President Uhuru Kenyatta has assured Mt. Kenya leaders that he his continued dalliance with ODM leader Raila Odinga is not centred around 2022 presidency succession politics, but a move to ensure that peace reigns in the country.
Speaking at the Sagana State Lodge on Friday, November 15, when he met governors, senators, MPs and other leaders from Mt. Kenya region, the president said he needed to reach out to Odinga post-2017 general election to quell the then-heightening tension in Kenya.
On the much talked about Building Bridges Initiative report, President Kenyatta said he is yet to know what the taskforce has recommended in the document, and, therefore, speculations that he is eying a powerful prime minister post in 2022 are unfounded.
“Being in power means nothing when peace is elusive. And that is why I said I should look for the other man [Raila Odinga] so that we can bring political stability in Kenya,” said President Kenyatta in the meeting that had tens of journalists locked out from.
“Even in my handshake deal with Raila Odinga, I did not tell him that I will support him should he express interest in the presidency in 2022. The resolution of our meeting was that we prioritise peace in Kenya,” added the Head of State.
“You would remember that on January 30, 2018 when Raila sworn himself in, I ordered the police out of Uhuru Park. The tension in Kenya at that time was too high. We needed to defuse it,” said President Kenyatta.
And following his peace pact with Odinga, the BBI taskforce was birthed. The vehicle, sections have alleged, has recommended a Constitutional change that will see the reintroduction of the prime minister post, in which some believe President Kenyatta has set his sights on.
The Head of State, however, says, even though he is yet to receive the report, he would not mind if that suggestion is fronted.
“I do not know the contents of the BBI report yet. I hear people claiming Uhuru Kenyatta wants to become the prime minister of Kenya. I wouldn’t mind being in leadership in such a post, though let’s deal with the current situation first,” he said.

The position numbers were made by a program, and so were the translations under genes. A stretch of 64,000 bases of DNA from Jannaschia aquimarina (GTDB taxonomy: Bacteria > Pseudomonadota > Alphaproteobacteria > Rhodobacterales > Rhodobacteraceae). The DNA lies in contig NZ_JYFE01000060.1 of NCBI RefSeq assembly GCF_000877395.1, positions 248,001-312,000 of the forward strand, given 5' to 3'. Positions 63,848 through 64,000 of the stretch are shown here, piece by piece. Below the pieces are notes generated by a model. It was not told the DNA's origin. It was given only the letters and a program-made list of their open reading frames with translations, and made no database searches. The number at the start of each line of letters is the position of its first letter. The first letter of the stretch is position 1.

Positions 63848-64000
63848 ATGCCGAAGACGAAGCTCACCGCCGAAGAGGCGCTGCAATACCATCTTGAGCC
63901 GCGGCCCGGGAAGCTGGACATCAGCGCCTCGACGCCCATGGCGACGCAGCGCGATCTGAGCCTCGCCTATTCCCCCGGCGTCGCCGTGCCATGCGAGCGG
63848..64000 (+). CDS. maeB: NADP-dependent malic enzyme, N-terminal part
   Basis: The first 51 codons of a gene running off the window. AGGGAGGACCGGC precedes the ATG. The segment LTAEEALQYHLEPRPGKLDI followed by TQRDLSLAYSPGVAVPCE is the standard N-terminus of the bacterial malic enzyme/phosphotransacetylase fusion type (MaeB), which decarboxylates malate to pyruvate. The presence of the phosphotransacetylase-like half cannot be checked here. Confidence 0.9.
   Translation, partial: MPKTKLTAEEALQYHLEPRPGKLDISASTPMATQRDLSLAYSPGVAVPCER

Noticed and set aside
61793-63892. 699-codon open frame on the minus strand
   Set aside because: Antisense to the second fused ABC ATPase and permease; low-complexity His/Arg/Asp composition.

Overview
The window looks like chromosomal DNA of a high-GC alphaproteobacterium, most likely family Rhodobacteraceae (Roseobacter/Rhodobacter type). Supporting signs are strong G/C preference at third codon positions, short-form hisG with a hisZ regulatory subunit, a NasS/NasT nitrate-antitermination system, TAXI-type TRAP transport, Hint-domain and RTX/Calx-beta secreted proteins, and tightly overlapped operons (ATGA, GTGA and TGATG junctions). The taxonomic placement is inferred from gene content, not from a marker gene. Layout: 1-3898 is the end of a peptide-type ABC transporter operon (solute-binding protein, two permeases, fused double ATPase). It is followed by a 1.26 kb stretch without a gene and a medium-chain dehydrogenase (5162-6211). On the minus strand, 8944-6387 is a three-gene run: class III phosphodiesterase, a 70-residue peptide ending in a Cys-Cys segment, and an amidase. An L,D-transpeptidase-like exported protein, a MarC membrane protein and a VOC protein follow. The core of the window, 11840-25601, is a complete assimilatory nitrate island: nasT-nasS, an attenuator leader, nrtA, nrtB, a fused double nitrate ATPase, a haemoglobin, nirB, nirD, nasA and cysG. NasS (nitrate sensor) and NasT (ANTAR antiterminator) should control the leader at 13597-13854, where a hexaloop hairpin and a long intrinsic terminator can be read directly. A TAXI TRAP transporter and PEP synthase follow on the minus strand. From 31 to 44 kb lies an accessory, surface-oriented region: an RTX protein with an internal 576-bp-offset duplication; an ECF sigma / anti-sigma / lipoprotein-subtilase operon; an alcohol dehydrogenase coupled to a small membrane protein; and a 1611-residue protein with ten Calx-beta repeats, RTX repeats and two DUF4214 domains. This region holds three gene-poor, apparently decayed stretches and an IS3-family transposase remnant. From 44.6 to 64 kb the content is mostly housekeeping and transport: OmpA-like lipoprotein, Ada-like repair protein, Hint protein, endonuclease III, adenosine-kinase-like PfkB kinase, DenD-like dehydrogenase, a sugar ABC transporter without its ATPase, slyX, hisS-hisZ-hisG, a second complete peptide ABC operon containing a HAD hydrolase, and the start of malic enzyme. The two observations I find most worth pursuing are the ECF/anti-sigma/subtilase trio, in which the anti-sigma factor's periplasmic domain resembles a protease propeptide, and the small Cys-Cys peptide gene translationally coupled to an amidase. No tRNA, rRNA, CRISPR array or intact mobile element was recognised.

And on to issues directly facing Mt. Kenya people such as alleged lack of sufficient development projects launched in the area, coffee and tea farmers’ market woes, lack of “enough people” from the region in different state agencies, among others, the president vowed to work closely with Mt. Kenya leaders to address those concerns.
“I have met several leaders from Mt. Kenya before, yet none of them told me the specific problems, including lack of markets for agricultural produce, that they were facing,” said the Head of State.
“I would like you to be honest and tell me today: why have you waited for this long, and to use this forum particularly, to air out your grievances? Most times, I used to hear on radio that you guys are complaining, but I could not put a finger on the exact problems.
“On tea and coffee farmers’ frustrations, I would like to say I wasn’t elected alone; there are governors, senators and MPs, who should help me in ensuring the welfare of this group of people is taken care of,” said Uhuru.
The president said in a bid to ensure that all the grievances are addressed, he will organise regular meetings to plan and review whether agreements were implemented.
“Moving forward, I will visit each county [in Mt. Kenya] to listen to the county-specific problems and address them. We shouldn’t be politicking as of now; let us work for the people first. I promise to plan another meeting so that we agree on how we will help our people,” he said.
Political commentators argue that the meeting was organised to neutralise the inroads Mt. Kenya leaders inclined towards DP William Ruto have made in the area.
Nyandarua Governor Francis Kimemia said it was time the president got in touch with the needs of the people at the grassroots level.
“I think it is time you visit the smaller devolved units. Kindly, meet us often, visit our areas of representation and launch projects the same way you do in other parts of Kenya. We do not want other people to come here and launch projects initiated by you, yet they take all the credit and go around the country saying they are the ones who looked into our welfare,” said Kimemia.
Murang’a woman representative, Sabina Chege, on her part called for contextual distribution of funds based on population and not geographical size of an area.
“President, we love you. That explains why we have accepted to attend this meeting today. Resources should be allocated to regions and constituencies based on the constituents’ population,” she said.
This is the first time President Kenyatta is calling for such a convention following cracks in the ruling Jubilee Party. The Head of State says he believes the “feeling of being left out of State representation” could have contributed to the divisions within Jubilee.
“What makes us fight is that certain people feel left out of government representation. Like Sabina [Chege] has said, we are all equal,” said the president, who went ahead to urge the Mt. Kenya leaders not to perceive him to be politically irrelevant just yet.
“Why do you want to bury me when I am still alive? Anyone who knows where we have come from, knows where we are headed” he said.